Scientific impact plays a central role in the evaluation of the output of scholars, departments, and institutions. A widely used measure of scientific impact is citations, with a growing body of literature focused on predicting the number of citations obtained by any given publication. The effectiveness of such predictions, however, is fundamentally limited by the power-law distribution of citations, whereby publications with few citations are extremely common and publications with many citations are relatively rare. Given this limitation, in this work we instead address a related question asked by many academic researchers in the course of writing a paper, namely: "Will this paper increase my h-index?" Using a real academic dataset with over 1.7 million authors, 2 million papers, and 8 million citation relationships from the premier online academic service ArnetMiner, we formalize a novel scientific impact prediction problem to examine several factors that can drive a paper to increase the primary author's h-index. We find that the researcher’s authority on the publication topic and the venue in which the paper is published are crucial factors to the increase of the primary author's h-index, while the topic popularity and the co-authors' h-indices are of surprisingly little relevance. By leveraging relevant factors, we find a greater than 87.5% potential predictability for whether a paper will contribute to an author's h-index within five years. As a further experiment, we generate a self-prediction for this paper, estimating that there is a 76% probability that it will contribute to the h-index of the co-author with the highest current h-index in five years. We conclude that our findings on the quantification of scientific impact can help researchers to expand their influence and more effectively leverage their position of "standing on the shoulders of giants."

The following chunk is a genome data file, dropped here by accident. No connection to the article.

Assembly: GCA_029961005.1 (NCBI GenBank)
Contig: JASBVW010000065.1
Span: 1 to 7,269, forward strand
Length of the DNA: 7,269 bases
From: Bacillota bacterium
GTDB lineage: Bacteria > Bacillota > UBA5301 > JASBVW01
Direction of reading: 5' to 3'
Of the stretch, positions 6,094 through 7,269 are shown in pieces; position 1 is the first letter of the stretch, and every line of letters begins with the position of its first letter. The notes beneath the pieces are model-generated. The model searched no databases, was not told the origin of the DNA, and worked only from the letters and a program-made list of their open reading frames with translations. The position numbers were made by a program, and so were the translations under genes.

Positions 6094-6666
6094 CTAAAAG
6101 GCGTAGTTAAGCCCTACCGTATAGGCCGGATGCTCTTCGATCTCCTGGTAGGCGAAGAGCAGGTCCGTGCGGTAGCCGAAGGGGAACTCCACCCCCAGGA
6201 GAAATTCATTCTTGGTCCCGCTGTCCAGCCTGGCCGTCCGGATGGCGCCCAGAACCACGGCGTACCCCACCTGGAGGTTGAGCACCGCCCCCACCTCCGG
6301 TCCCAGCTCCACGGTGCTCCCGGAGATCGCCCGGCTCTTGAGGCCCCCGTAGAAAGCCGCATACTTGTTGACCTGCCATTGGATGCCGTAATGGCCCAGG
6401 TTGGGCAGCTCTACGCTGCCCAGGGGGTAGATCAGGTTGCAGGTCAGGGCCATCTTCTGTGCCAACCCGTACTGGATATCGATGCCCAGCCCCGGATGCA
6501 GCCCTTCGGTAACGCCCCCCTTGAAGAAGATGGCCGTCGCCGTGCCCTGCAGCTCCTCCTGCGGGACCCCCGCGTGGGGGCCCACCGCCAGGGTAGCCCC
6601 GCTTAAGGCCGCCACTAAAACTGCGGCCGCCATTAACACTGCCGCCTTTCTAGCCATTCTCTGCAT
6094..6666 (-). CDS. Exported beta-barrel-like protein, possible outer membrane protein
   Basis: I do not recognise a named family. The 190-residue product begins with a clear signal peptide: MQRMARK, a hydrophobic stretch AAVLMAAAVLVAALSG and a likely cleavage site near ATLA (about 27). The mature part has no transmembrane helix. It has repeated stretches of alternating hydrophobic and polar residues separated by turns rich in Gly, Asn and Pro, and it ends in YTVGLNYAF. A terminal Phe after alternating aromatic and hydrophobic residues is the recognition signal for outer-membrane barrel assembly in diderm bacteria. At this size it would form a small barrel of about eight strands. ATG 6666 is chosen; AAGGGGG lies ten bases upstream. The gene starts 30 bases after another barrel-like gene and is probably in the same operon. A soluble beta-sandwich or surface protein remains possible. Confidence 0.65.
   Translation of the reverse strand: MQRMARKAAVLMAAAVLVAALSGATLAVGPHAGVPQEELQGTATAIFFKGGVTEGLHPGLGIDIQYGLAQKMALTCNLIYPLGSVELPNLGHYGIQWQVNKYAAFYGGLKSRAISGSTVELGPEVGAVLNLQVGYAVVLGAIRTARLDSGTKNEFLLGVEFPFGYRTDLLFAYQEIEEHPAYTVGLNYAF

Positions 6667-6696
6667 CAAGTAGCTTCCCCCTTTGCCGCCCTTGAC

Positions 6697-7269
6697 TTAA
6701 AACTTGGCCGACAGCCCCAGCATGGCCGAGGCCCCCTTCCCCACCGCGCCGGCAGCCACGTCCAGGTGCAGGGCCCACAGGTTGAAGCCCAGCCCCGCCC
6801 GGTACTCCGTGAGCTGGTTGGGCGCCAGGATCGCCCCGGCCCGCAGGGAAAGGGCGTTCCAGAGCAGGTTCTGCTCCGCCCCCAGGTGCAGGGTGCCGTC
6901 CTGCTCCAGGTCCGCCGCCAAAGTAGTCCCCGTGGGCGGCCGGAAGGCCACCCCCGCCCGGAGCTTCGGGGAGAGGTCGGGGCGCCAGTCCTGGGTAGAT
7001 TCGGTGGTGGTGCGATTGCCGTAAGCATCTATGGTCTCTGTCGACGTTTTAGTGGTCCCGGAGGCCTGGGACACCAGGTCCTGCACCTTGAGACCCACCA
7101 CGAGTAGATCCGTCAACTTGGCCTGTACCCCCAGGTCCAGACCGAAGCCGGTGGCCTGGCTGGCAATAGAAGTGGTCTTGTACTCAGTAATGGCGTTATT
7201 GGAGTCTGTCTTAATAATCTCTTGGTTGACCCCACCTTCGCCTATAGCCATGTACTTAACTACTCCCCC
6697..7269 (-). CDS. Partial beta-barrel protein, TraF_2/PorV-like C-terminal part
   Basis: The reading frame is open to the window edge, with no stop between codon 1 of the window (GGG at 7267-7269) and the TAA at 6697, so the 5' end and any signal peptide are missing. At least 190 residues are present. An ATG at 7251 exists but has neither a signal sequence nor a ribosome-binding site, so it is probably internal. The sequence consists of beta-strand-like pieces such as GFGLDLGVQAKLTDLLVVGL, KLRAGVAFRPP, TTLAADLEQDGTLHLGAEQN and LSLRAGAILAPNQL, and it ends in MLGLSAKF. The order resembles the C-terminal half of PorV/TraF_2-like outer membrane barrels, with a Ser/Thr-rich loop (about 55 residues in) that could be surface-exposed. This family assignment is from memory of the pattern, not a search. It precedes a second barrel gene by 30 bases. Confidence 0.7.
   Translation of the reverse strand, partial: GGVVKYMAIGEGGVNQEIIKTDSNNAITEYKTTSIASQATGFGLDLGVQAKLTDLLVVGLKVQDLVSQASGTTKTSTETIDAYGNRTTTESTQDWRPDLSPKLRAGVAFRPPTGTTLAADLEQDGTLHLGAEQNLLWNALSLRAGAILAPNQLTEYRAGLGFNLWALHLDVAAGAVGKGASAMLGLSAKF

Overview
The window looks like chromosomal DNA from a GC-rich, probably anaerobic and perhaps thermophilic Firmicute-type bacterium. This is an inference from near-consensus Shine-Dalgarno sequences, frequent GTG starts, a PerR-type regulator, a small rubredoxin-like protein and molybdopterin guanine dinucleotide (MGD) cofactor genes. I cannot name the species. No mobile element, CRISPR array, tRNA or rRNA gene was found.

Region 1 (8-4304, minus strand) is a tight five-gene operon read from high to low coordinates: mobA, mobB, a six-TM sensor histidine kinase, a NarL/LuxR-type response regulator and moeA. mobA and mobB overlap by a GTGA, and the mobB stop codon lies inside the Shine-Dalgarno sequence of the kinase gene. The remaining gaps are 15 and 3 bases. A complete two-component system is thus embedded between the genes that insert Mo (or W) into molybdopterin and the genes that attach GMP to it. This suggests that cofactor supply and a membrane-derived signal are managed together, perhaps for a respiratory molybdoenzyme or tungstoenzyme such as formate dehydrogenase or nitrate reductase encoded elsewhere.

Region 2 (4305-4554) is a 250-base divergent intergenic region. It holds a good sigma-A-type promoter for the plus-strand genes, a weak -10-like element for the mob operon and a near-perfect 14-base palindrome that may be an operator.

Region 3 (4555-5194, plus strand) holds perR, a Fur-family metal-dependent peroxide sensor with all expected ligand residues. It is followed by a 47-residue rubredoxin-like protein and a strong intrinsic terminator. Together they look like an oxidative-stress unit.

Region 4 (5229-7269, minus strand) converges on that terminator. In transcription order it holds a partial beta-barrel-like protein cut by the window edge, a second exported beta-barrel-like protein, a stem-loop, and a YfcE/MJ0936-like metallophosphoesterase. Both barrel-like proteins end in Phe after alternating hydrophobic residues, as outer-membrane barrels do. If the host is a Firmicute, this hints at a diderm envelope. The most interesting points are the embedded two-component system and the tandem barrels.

Hellinger Distance Decision Trees (HDDT) has been previously used for static datasets with skewed distributions. In unbalanced data streams, state-of-the-art techniques use instance propagation and standard decision trees (e.g. C4.5) to cope with the unbalanced problem. However it is not always possible to revisit/store old instances of a stream. In this paper we show how HDDT can be successfully applied in unbalanced and evolving stream data. Using HDDT allows us to remove instance propagations between batches with several benefits: i) improved predictive accuracy ii) speed iii) single-pass through the data. We use a Hellinger weighted ensemble of HDDTs to combat concept drift and increase accuracy of single classifiers. We test our framework on several streaming datasets with unbalanced classes and concept drift.
The concept of a negative class does not apply to many problems for which classification is increasingly utilized. In this study we investigate the reliability of evaluation metrics when the negative class contains an unknown proportion of mislabeled positive class instances. We examine how evaluation metrics can inform us about potential systematic biases in the data. We provide a motivating case study and a general framework for approaching evaluation when the negative class contains mislabeled positive class instances. We show that the behavior of evaluation metrics is unstable in the presence of uncertainty in class labels and that the stability of evaluation metrics depends on the kind of bias in the data. Finally, we show that the type and amount of bias present in data can have a significant effect on the ranking of evaluation metrics and the degree to which they over- or underestimate the true performance of classifiers.